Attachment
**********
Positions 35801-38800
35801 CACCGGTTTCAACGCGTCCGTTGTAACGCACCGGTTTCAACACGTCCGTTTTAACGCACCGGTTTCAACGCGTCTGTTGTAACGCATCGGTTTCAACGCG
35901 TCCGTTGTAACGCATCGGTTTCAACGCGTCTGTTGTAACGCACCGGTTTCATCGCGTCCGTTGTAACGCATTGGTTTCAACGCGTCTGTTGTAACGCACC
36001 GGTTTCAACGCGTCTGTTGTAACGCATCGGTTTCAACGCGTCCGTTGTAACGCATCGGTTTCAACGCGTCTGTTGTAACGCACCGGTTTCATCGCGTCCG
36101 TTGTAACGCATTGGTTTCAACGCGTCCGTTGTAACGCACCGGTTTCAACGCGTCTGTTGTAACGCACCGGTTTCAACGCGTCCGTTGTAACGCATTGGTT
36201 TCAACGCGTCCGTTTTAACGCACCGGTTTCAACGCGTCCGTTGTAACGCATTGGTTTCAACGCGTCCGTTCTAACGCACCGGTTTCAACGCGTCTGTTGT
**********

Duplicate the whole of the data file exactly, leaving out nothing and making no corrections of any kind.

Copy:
Positions 35801-38800
35801 CACCGGTTTCAACGCGTCCGTTGTAACGCACCGGTTTCAACACGTCCGTTTTAACGCACCGGTTTCAACGCGTCTGTTGTAACGCATCGGTTTCAACGCG
35901 TCCGTTGTAACGCATCGGTTTCAACGCGTCTGTTGTAACGCACCGGTTTCATCGCGTCCGTTGTAACGCATTGGTTTCAACGCGTCTGTTGTAACGCACC
36001 GGTTTCAACGCGTCTGTTGTAACGCATCGGTTTCAACGCGTCCGTTGTAACGCATCGGTTTCAACGCGTCTGTTGTAACGCACCGGTTTCATCGCGTCCG
36101 TTGTAACGCATTGGTTTCAACGCGTCCGTTGTAACGCACCGGTTTCAACGCGTCTGTTGTAACGCACCGGTTTCAACGCGTCCGTTGTAACGCATTGGTT
36201 TCAACGCGTCCGTTTTAACGCACCGGTTTCAACGCGTCCGTTGTAACGCATTGGTTTCAACGCGTCCGTTCTAACGCACCGGTTTCAACGCGTCTGTTGT